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The Renku Sessions: Pilgrims' Stride 21

renkuchainWelcome to The Renku Sessions. Renku is a participatory literary game, following a set of rules that are implemented by the leader of the session. If you would like to learn more about renku go here. And if you would like to see a sample of a complete renku go here.

I’m John Stevenson, and I will serve as your guide for this session, a thirty-six verse (kasen) renku. I have supplied the opening verse (hokku) and each week I will select an additional verse from among those submitted prior to the Tuesday deadline.

We had fifty-nine offers, from eighteen poets during the past week. My commentary will be brief this time because I will be traveling during the period normally set aside for composing and setting my text.

As you read this, I will be engaged in a live renku writing experience. This is an annual event, at Paul MacNeil’s camp on Onawa Lake in Maine. Paul and I will be collaborating with Yu Chang, Tom Clausen, and Hilary Tann. These sessions have taken place every year since 1999. Onawa is in mountainous country, far from any urban centers. Web access is inconsistent and I am not certain how well I will be able to monitor activity on this site while I am there. If you don’t hear from me until next Monday, this will be the reason.

Poets who have already contributed to our renku continue to offer many really inspiring links. I’ll just mention that Alice Frampton’s eight current offers contained four or five that I would have given strong consideration.

Among potential new contributors, I found myself choosing between two verses offered this time by Betty Shropshire. In addition to the pleasures of creative collaboration, the wide ranging images that are offered sometimes provide surprising new information. An example, for me, was the mention of “Chladni figures.” For anyone who was also unaware of this phenomenon, it is well worth looking into. I am passing on this verse in favor of another because I have a sense that this acoustical image may relate too closely to the skylark song in the leap-over verse.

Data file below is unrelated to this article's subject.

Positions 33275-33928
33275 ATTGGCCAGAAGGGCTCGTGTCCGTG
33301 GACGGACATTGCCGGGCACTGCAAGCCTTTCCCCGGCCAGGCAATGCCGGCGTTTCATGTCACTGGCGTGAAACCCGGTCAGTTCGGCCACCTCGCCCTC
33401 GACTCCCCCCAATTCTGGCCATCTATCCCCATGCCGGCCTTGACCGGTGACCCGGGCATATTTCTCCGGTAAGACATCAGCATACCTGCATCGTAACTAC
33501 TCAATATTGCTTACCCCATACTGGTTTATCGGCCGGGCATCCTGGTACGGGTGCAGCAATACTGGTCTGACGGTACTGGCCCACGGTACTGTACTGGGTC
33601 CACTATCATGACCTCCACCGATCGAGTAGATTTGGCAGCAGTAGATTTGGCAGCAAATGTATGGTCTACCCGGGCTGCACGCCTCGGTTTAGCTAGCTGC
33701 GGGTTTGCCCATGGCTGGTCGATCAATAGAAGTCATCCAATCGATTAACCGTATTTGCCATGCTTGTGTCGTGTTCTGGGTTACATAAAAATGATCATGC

Our twenty-first verse comes from Betty Shropshire. This is the first three line offer we have included that is written in a 5-7-5 format. I feel that this formal quality complements the image of “the old ways” contained in the verse itself, which in turn links nicely with the discipline of yoga. I acknowledge that there are potential concerns: an earlier cooking image (seven verses ago), earlier color name (eleven verses ago, or more recent if one counts “milky”). But there is much in this verse that adds nuance and savor to our renku.

Here is the verse you must link to:

smoldering dung cakes
burning in the blackened pit
flavors the curry

    –Betty Shropshire

The next verse, the twenty-second, is the last in this series of three non-seasonal verses. Here are the formal requirements for verse twenty-two:

  • Non-seasonal image (should not contain words or phrases from our season word list)
  • Written in two lines, without a cut
  • Linking with the twenty-first verse, and only the twenty-first verse
  • Shifting widely to a new topic and setting

Add your suggested two-line link below, in the Comments box. You have until midnight EST, Tuesday, July 29, 2014. You may submit as many verses as you like, but please use a new comment box for each one. I will announce my selection for the next link on Thursday, July 31 here on the blog, and provide information and instructions for submitting the next link.

What We’ll Be Looking For — Throughout the Session

    There are many schematic outlines for a kasen renku. We will be using one set out by Professor Fukuda in his book Introduction to World-linking Renku. It will not be necessary for you to have a copy of this book since instructions will be offered before each verse is solicited.

    It is a good idea for those participating in the composition of a renku to make use of the same list of season words. There are a number of these lists available and I intend no judgment of their relative value. For purposes of this session I am suggesting the use of The Five Hundred Essential Japanese Season Words.